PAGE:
(Updated at 10:55 a.m. on 11/10/12) For nearly two weeks, stories of devastation have continued pouring out of New York and New Jersey, where Hurricane Sandy struck the worst. Today, members of the Arlington County Police Department did their best to ease the pain of some of the hardest hit victims.
Sgt. Steve Meincke and Det. Colin Dorrity (who is with Metro Transit Police) are both from Toms River, NJ, an area that experienced widespread devastation. Hearing about the hardships their family members and friends are enduring in the surrounding areas prompted Det. Dorrity to ask Sgt. Meincke about sending out an email to the entire department, asking for donations of supplies. The response was overwhelming and in just one week, the effort exceeded Det. Dorrity’s anticipated goal of one carload of supplies. Instead, the haul required a moving truck.
The donations will go to the Keansburg, NJ police department to be distributed to those in need. The department headquarters was demolished in the storm, so officers there are working out of an old building. Det. Dorrity has a friend on that force, who sent a request for help.
“He said, ‘Can you help us out? We have nothing. We’ve been working for the last 10 days, we’re running out of equipment, we’re running out of underwear, we’re running out of socks. We can’t even wash our clothes because we’re never off duty,’” said Det. Dorrity. “If you think about the first responders, in particular, their houses got destroyed but those guys now have been working for 10 days straight without any relief. They can’t even get back to their houses to check on them.”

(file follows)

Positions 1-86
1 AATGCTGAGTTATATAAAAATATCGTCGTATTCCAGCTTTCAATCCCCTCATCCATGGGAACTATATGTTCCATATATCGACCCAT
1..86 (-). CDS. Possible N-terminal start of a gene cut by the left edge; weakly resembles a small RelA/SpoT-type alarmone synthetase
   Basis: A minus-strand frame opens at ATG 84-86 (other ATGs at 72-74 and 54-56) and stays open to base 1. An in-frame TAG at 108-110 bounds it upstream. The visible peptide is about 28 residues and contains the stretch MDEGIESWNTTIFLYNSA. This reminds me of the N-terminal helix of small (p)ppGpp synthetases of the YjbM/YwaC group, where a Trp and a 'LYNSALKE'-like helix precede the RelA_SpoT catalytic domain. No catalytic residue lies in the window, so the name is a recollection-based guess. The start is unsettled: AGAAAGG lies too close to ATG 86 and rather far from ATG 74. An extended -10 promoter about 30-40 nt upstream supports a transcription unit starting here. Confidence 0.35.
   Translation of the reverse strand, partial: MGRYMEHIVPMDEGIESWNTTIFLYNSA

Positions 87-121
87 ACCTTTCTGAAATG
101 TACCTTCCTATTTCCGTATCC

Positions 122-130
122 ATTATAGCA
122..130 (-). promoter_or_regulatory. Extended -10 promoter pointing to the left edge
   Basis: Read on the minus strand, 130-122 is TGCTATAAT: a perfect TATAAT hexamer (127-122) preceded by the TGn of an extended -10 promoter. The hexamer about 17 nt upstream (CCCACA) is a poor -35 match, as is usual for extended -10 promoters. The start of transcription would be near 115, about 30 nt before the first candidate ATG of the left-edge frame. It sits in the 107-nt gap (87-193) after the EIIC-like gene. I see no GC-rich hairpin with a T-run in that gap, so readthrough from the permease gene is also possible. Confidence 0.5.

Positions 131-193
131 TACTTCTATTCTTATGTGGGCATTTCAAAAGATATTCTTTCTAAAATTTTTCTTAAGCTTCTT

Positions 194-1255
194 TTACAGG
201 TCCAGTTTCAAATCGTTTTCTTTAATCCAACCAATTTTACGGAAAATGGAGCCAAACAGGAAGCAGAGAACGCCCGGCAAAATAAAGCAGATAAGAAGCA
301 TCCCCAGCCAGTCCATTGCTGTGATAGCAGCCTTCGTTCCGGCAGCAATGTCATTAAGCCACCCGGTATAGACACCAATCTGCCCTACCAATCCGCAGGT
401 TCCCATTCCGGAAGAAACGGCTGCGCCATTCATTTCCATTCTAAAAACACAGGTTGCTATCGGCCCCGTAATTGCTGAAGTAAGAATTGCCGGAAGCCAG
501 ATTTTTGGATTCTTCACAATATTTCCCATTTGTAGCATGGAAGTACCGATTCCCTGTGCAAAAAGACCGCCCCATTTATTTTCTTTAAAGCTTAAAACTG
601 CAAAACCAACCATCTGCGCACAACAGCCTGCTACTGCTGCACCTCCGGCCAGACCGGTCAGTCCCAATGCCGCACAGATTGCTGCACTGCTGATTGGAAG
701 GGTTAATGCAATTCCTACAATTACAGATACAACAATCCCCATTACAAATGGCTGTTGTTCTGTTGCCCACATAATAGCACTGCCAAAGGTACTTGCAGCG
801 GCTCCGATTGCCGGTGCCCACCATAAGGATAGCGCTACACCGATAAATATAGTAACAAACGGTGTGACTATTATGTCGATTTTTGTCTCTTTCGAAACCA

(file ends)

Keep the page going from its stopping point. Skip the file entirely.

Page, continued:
On top of the existing devastation from Sandy, this week’s Nor’easter left homeless victims facing freezing temperatures and up to a foot of snow while trying to clean up their towns.
“Now that the second storm hit, they’re dealing with the snow issue, and no power,” said ACPD spokesman Dustin Sternbeck. “We’re just trying to provide some items for these families who are going through a tough time. Items for infants and babies, food, and basically anything that can keep people warm up there.”
There was a big push to get not just warm clothing and food, but also games and toys to keep displaced children occupied while they stay in shelters. Animal food is another item that’s often forgotten but is in high demand. Many people brought their pets to the shelters, but shelters don’t have a supply of foods for pets.
On Wednesday (November 7), Det. Dorrity helped take two trucks of supplies to New Jersey. Those items were donated by members of various law enforcement agencies throughout the D.C. metro area, along with a couple of schools. He said seeing his hometown in such a state was painful.
“It’s really bad up there, it’s really terrible. It’s hard, you know, when I went up the past few days,” he said. “Seeing your home and a National Guard checkpoint in your neighborhood, it’s a little bit surreal.”
More, including photos, after the jump.